Scores left dead by terror attacks in Paris on November 13
Among the targets were two restaurant in the 10th arrondissement
One survivor describes how she was due to meet firends who were later killed
Emotions ran high in a bohemian Paris neighborhood Saturday as locals vented their anger and shock at attackers who killed at least a dozen people in their streets.
Under overcast skies, numbed residents in the 10th arrondissement ventured out to respectfully gather in front of two restaurants which had been targeted by attackers only hours before.
Sawdust blanketed the sidewalk and road outside Le Carillon and Le Petit Cambodge to soak up the blood of diners who were shot. A solitary candle stood guard over bunches of flowers and single roses placed carefully in front of the former’s entrance.
Some locals had had a narrow escape. Alexandra Demian initially told her family she was going to Le Carillon. She described how after the attack her mother searched for her in a nearby hospital and rang her phone 60 times: two of the friends she had been due to meet were gunned down and killed.
“Maybe I catch you later, guys,” she recalled telling her friends. “I never caught them later. They died.”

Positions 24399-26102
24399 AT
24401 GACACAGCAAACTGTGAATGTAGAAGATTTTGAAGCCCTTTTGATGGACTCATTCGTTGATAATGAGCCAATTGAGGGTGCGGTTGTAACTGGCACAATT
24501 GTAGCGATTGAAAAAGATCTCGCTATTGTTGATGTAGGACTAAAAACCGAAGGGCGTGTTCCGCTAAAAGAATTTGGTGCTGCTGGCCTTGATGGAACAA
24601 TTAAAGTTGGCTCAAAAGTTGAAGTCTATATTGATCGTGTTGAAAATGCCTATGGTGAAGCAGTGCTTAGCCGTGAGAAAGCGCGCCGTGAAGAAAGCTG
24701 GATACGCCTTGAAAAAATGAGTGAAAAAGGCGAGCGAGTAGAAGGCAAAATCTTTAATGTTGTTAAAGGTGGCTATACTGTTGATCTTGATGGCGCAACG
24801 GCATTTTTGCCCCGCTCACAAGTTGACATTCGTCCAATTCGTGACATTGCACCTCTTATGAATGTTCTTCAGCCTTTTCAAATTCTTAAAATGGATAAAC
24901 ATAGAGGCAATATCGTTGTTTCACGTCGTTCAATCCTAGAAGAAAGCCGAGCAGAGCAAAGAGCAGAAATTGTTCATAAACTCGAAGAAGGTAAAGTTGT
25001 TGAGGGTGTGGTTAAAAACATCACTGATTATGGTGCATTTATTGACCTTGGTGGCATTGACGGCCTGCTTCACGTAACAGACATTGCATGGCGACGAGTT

Demian forgot to tell her family that she had changed her plans and was not going to Le Carillon after all.
“My mother come to the hospital to find my body. Everyone was scared and I just realized it at 3am.
“And everything just fell down. First, we just didn’t realize. Then one of my friends wasn’t answering the phone. And the second one too.”
Demian started crying. “I couldn’t understand why.”
When Alexandra’s mother eventually got through she could only tell her daughter: “You’re alive! You’re alive! You’re alive!”
Demian said her world had been turned upside down by the killings. The attackers, she said, didn’t understand that this was a multi-cultural area where Jews, Christians and Muslims all mix. “Where are they going to strike next?” she asked.
Another resident, Etienne Athea, said he was watching the France-Germany soccer match game – which itself came under attack – when he heard news of the assault on TV and decided to stay in his apartment.
“I’m Jewish, I have Muslim friends. They come here for Shabbat dinner – that’s why they targeted this neighborhood. Jews, Muslims, Chinese, Germans: there are all kinds of people here.”
Athea said Le Carillon was one of his regular haunts and that his sister used to work there. “I want it to reopen, otherwise they win. I would be a security guard there,” he vowed.
Mother and daughter Vivienne and Caroline were enjoying a meal in their nearby home when the attack took place.
They were unaware of the gunfire and did not know anything was happening until they heard police sirens, which they assumed were due to local gang violence.
They described nearby Le Petit Cambodge – where 14 people were murdered – as a very Parisian neighborhood restaurant where parents would go with young children for family time.
Amid the shattered glass and pockmarked masonry, there was nevertheless a defiant atmosphere among the dozens of residents on the streets.